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Mr.Chips
12-17-2004, 03:51 PM
I have seen machines made in all configurations of having the linear rails mounted on the Top, Side, and Bottom of the base.

Could I get some Pros and Cons for each orientation.

I’m favoring the top mount because the force seems like it would be handled better by the bearings.

Hager

buscht
12-17-2004, 05:23 PM
Hager, I like the idea on the right the best because you table will help to keep the bearings clean.

The bearings and rails are so lightly loaded per their specifications that I doubt if the load is a factor. It more like what works best for your design.

Chagrin
12-17-2004, 05:30 PM
The pros are all in the method illustrated by the first example and is the method that the bearings are really designed for. The proper documentation on the specs of linear bearings should be available; reading them you'll see that the bearings have different maximum load ratings depending on orientation.

Mr.Chips
12-17-2004, 07:42 PM
Here are the specs for these bearings, It's greek to me but I'm told they are OK for a all alum 24 x 36 moving gantry machine.
I like the first one (top) because I can fully support the base.
Hager

ger21
12-18-2004, 08:49 AM
I'll agree with Trent. Try to design it to keep them as dust free as possible. I think most 25mm rails are rated at about 2000 lbs. Our router at work has a cantilevered gantry with the rails on their side, like your second example. The gantry weighs over 1000 lbs, and hangs about 5 ft in front of the bearings, although probably half the weight is on the opposite side for balance. And I'm pretty sure they're 25mm rails.

Mr.Chips
12-18-2004, 01:21 PM
Thanks for the input. In light of the comments I have redrawn the two most promising configurations. Please review these and let my know if I’m headed in the wrong direction.

Requirements for X Axis:
1. Have a solid mount, free from sagging.
2. Have it orientated to optimize the rail/bearing design/life.
3. Locate the bearing to minimize dust on the rails/bearings.

Thoughts:
1. For the best solid mount I have narrowed it down to Fig 1 and 2. Because the “Base” made of ¼” extruded steel tubing will be as long as the bearing “Rail”, and have full contact with the “Table” again as long as the rail, thus eliminating the sag potential. In the bottom mount design the “Base/Rail” would have to be supported by the ends only, leaving a sagging condition possibility.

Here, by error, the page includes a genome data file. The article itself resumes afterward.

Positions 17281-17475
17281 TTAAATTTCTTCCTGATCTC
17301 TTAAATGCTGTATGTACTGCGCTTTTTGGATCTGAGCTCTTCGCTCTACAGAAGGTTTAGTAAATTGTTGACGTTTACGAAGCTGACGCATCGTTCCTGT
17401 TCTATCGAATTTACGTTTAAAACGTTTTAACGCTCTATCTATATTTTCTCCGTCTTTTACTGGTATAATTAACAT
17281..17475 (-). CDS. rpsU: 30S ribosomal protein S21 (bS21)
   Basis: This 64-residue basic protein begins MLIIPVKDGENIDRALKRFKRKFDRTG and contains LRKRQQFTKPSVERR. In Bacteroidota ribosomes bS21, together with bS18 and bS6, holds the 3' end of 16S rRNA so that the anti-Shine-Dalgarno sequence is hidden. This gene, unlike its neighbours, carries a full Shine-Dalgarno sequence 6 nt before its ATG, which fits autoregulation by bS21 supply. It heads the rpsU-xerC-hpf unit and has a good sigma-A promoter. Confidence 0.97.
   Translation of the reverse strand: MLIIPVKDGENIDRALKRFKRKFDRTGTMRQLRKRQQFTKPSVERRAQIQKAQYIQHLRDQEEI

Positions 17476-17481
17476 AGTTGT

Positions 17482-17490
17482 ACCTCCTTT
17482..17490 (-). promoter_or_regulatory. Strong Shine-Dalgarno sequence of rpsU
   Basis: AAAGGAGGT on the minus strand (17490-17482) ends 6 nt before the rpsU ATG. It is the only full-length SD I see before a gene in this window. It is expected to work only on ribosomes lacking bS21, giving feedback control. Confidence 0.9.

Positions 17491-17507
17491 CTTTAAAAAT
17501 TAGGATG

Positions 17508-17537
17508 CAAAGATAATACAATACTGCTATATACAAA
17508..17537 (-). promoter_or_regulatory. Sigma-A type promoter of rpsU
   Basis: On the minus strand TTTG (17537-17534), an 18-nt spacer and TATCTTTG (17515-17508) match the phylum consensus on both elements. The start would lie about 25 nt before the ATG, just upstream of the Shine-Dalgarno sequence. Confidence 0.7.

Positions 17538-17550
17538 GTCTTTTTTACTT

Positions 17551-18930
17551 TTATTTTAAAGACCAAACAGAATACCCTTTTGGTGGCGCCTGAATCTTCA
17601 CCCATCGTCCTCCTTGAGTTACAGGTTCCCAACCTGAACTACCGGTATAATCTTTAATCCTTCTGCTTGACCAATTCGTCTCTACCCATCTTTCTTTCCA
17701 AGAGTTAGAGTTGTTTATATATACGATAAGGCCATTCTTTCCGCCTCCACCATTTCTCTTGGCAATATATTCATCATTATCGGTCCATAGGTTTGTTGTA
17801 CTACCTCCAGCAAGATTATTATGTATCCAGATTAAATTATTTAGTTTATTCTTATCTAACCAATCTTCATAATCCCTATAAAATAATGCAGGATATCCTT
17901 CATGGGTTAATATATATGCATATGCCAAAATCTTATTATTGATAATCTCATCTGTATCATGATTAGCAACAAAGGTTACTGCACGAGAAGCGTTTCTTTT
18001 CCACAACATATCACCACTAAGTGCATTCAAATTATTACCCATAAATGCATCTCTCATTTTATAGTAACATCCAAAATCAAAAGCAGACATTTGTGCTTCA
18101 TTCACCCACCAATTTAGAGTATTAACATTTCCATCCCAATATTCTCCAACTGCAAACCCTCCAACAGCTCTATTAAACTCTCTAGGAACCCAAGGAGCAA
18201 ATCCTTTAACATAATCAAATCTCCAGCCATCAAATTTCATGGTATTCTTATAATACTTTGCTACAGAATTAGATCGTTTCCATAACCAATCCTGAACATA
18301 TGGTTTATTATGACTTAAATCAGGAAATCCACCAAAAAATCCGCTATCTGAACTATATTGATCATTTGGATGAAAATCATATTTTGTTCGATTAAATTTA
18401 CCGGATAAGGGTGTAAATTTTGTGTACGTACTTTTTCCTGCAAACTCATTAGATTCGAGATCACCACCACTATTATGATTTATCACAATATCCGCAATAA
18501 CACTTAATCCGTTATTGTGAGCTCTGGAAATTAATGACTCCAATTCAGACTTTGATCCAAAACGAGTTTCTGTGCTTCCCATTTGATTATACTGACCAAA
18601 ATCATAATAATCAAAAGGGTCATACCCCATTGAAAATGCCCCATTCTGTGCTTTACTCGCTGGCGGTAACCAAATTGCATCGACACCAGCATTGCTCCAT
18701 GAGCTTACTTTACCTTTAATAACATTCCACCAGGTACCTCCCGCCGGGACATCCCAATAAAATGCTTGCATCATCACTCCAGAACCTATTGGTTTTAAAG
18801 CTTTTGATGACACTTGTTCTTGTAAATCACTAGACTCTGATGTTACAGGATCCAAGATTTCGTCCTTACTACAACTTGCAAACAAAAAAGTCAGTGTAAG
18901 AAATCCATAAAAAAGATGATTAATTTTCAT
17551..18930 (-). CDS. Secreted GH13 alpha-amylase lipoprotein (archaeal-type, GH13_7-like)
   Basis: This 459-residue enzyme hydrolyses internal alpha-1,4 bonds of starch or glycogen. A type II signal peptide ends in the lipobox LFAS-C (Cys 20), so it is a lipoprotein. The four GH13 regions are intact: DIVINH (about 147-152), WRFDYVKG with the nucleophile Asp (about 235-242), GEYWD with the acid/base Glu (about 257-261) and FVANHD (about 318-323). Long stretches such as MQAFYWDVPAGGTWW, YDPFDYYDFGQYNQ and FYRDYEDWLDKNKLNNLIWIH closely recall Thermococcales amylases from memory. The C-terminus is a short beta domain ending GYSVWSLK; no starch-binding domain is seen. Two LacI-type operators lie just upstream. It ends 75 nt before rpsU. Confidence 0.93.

2. It’s my understanding that Fig 1 will optimize the bearing orientation. It does add a little extra height but I can live with that.
3. The sides of the “Cutting Table” will be extended as close as possible to the sides of the Gantry, helping to prevent dust migration. The extra width will be out of the cutting area, but improves dust handling. I’m thinking that Fig 1 will be the best dust proof location because.
a. In Fig 2 the bearing groove in the rail would be facing upward, and dust would settle in it.
b. In Fig 1 the bearing grooves are on the side and I’m thinking less likely to collect dust.

Summary:
Fig 1 looks to be the best orientation, for all three requirements. Again, If I’m missing something I would appreciate corrections.

Bloy2004
12-18-2004, 01:47 PM
Hi Hagar,
Your cutting table will need to be better supported (making it thicker and more rigid), unless it will be granite :), otherwise the cutting forces and even simple weight of the object will cause unwanted deviations. unless maybe you experimented with a THIRD rail under the center of the cutting table with the truck mounted to the gantry's under-side cross support. But then you would have more space under the cutting table as a result and would be able to facilitate a stronger cutting table without any third rail....that's another mess of counter force thought.

The second drawing you post is the better as it is from the point that the truck is mounted directly to the gantry upright..whereas the first drawing allows the gantry weight to "spring" the under cross support of which the truck is situated. Although weak, use of gussets and other angulations can remedy that to a point.

I'd suggest you draw up several plans exploring various options for design

Bloy

ViperTX
12-18-2004, 03:25 PM
How much do you think the gantry will weigh?

I like figure #1...just move the mounting location of the truck closer to the end and the end of the gantry should be attached to the top of the cross-member that goes to the other rail's truck, not to the side as in your drawing. Your base table could actually be the same 3 x4 x1/4 inch tubing....I suspect you're using steel because you have access to a welder....if not then you might consider the extruded 80/20 aluminum.

Mr.Chips
12-18-2004, 03:48 PM
Bloy and Viper
Thanks for the comments. More gladly accepted.

I'm thinking the cutting table would be the rectangular 8020 extruded aluminum in the vertical position and topped with not what I’m sure yet. I’ll post questions/concept on the table construction in the future, when I have some ideas on it.

I’ve redrawn the configuration in Fig 3, moving the Base/Linear bearing as far as possible to the side. Hoping this will minimize the "spring" of the cross support you mentioned. The cross support will be approximately 9” in the X axis and trucks mounted at the extremes to get the most support.

Haven't seen anyone use a third rail configuration. And it would get in the way of the ball screw which will be in the center of the table

Hager